An ordinary person who wants to invest in the stock market or a mutual fund, or simply open a saving bank account, is bombarded by ever increasing compliance regulations under the pretext of automation, efficiency, better governance or prevention of money laundering. Anil Bakle, a tax consultant says, “I currently have a Unique Identification Number (which was introduced, suspended and due to be revived by SEBI, a PAN (Permanent Account Number of the Tax Department), a MIN (Mutual Fund Identification Number), a DIN (Directors Identification Number), a Passport Number and an Election Card”.
While Bakle is among the many who are harassed by the increasing paperwork, the bigger worry, to my mind, is data security and the absence of a redressal mechanism for victims of data theft or misuse. The data collection process in all cases is outsourced to Point of Service (POS) agents appointed by different government departments. How secure are their systems? Does the government guarantee the safety of this information? Does it have backups?
A security expert says, “Biometric data is being gathered by government agencies with increasing regularity since it is viewed as a panacea to crumbling records and identity systems. There is no consensus among government agencies on the technology or vendor to be used to capture this data, nor is the data treated with the reverence it deserves. The captured biometric data is in the hands of the data collection agencies hired by the government with little or no access restriction in place to prevent the thousands of temp workers and government agents who use the systems from making a copy.”
This becomes especially worrisome because contracts are usually handed to the lowest bidder, rather than one with the best data infrastructure and security systems. In fact, the managements of a few companies that have already bagged central and state government contracts to issue identity cards or manage sensitive databases were infamous for their liaison with Ketan Parekh and the late Harshad Mehta to ramp up their share prices.
The managements of a few companies with contracts for card issuance or database upkeep have had dubious links
Security concerns are especially high with regard to the e-filing of Income Tax returns that is rapidly being extended from commercial entities to individuals. Leading IT security experts and tax consultants are unhappy at the lack of security in e-filing of Income Tax returns. They point out that although they are completely dependent on their chartered accountants and tax practitioners to prepare their accounts and file returns, the physical filing of documents and manual security imparted a measure of security. In the e-filing system, the accountant has the user identity and password of each company. This would potentially allow a rogue accountant to play serious mischief with the accounts of an entity.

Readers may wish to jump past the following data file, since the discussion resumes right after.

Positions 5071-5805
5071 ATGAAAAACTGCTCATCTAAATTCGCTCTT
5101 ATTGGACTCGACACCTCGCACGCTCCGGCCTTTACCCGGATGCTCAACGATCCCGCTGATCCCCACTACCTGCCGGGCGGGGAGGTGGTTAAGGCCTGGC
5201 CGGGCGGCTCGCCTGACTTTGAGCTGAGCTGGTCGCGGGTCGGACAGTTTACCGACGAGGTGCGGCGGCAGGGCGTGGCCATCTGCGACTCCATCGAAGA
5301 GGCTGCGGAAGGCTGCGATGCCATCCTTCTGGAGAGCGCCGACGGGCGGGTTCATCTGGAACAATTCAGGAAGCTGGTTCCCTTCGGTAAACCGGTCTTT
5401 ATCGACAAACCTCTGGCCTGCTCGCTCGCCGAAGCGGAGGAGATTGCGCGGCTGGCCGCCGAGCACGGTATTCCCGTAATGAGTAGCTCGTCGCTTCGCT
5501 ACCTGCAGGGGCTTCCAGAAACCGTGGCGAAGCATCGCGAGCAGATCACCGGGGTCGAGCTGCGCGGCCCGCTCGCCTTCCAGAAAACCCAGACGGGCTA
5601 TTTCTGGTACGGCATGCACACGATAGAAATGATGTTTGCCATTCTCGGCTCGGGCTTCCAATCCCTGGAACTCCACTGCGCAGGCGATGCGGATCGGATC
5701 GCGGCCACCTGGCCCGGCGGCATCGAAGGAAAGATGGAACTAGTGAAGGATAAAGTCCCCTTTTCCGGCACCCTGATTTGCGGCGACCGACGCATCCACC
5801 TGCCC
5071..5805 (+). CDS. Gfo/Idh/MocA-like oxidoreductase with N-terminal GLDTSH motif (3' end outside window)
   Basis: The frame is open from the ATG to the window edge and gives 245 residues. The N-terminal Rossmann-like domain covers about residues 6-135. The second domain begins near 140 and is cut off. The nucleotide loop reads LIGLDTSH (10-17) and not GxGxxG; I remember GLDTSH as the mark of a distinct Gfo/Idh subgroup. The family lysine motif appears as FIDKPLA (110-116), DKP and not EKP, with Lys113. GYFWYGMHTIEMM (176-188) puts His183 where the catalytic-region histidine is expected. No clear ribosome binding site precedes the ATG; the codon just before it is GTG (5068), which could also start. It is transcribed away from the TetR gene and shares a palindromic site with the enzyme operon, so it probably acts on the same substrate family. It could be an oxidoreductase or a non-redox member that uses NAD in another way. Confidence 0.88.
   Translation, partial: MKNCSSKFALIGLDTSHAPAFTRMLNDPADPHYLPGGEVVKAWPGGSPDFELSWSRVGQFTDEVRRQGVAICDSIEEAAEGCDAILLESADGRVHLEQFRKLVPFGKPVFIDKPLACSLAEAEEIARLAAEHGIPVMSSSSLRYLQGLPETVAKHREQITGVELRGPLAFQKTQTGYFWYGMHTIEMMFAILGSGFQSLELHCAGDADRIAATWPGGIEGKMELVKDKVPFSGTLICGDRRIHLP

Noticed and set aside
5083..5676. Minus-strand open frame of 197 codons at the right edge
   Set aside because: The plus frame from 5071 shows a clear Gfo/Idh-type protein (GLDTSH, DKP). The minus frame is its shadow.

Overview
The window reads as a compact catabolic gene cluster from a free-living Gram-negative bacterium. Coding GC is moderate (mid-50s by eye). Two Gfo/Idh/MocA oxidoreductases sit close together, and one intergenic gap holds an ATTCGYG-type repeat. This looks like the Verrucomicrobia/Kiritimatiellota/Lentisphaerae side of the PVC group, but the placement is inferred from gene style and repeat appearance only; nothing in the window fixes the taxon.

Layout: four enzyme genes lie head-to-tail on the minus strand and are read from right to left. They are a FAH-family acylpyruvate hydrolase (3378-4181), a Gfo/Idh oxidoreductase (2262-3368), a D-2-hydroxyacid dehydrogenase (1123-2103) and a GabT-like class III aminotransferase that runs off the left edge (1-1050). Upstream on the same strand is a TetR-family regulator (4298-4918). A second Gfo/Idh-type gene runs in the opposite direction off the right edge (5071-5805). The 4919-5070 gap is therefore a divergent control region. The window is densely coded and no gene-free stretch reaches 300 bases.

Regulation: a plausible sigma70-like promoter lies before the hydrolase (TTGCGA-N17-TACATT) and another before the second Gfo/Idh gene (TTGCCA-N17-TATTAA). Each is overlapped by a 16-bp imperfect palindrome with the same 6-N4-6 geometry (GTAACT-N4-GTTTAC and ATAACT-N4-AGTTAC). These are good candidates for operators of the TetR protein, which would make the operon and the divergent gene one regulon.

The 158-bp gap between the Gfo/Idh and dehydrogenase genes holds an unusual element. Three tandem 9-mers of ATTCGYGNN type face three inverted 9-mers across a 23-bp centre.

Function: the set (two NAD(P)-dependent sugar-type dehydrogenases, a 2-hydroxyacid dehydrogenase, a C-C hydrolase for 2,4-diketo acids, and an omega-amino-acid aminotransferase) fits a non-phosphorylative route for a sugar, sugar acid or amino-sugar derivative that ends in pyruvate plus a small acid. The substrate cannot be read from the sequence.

The tax chief of a top accounting firm says, “A person can access the assessee’s information on the tax website, even without a user ID and password, if he has details such as PAN, or name/ date of birth / incorporation. These basic details provide access to the user ID and this in turn can be used to reset the password without reference to the original password.” A technology expert says, “Let alone e-filing, even the basic Saral Form is badly designed (privacy wise) so that anyone who has a copy of a Saral IT return form has 80% of the information required to clone your identity (the balance 20% can be winkled out very easily) for on-line transactions and other scams.”
The same privacy and security concerns apply to bank credit information bureaus, voter cards, car registration databases, passports, driving licenses and information collected by telecom companies.
In case of credit information bureaus, a customer protection mechanism was installed only after complaints piled up for several years. In the absence of robust security systems and proper policies, tech savvy persons are paranoid about parting with any personal information even to their banks. Some argue that even physical databases were open to abuse and fake passports or driving licenses were fairly common. But technology, coupled with poor security systems, can ruin innocent victims’ lives by wiping out their bank balances or investments, or by misusing their identity for dubious deals. Given the potential of technology to ruin lives, it is imperative that security concerns are addressed and a proper mechanism installed even while mandating multiple identification requirements.